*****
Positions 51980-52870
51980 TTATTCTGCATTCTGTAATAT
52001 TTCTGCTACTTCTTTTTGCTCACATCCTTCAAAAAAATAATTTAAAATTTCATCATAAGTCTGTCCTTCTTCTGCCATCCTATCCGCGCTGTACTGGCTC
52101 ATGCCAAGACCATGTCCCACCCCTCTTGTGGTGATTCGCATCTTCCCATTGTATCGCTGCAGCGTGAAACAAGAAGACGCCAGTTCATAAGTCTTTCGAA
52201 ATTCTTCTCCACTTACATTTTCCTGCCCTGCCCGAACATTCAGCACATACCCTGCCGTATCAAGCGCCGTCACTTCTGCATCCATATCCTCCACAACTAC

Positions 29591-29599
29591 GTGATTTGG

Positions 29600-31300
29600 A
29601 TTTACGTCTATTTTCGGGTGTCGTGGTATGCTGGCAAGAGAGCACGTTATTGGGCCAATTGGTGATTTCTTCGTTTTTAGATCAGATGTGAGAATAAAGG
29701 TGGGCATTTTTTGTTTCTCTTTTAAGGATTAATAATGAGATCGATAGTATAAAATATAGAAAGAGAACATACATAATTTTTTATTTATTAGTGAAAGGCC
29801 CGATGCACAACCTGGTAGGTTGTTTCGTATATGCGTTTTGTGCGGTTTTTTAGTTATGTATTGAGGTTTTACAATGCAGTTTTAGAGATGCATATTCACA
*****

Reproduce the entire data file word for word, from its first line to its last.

Positions 51980-52870
51980 TTATTCTGCATTCTGTAATAT
52001 TTCTGCTACTTCTTTTTGCTCACATCCTTCAAAAAAATAATTTAAAATTTCATCATAAGTCTGTCCTTCTTCTGCCATCCTATCCGCGCTGTACTGGCTC
52101 ATGCCAAGACCATGTCCCACCCCTCTTGTGGTGATTCGCATCTTCCCATTGTATCGCTGCAGCGTGAAACAAGAAGACGCCAGTTCATAAGTCTTTCGAA
52201 ATTCTTCTCCACTTACATTTTCCTGCCCTGCCCGAACATTCAGCACATACCCTGCCGTATCAAGCGCCGTCACTTCTGCATCCATATCCTCCACAACTAC

Positions 29591-29599
29591 GTGATTTGG

Positions 29600-31300
29600 A
29601 TTTACGTCTATTTTCGGGTGTCGTGGTATGCTGGCAAGAGAGCACGTTATTGGGCCAATTGGTGATTTCTTCGTTTTTAGATCAGATGTGAGAATAAAGG
29701 TGGGCATTTTTTGTTTCTCTTTTAAGGATTAATAATGAGATCGATAGTATAAAATATAGAAAGAGAACATACATAATTTTTTATTTATTAGTGAAAGGCC
29801 CGATGCACAACCTGGTAGGTTGTTTCGTATATGCGTTTTGTGCGGTTTTTTAGTTATGTATTGAGGTTTTACAATGCAGTTTTAGAGATGCATATTCACA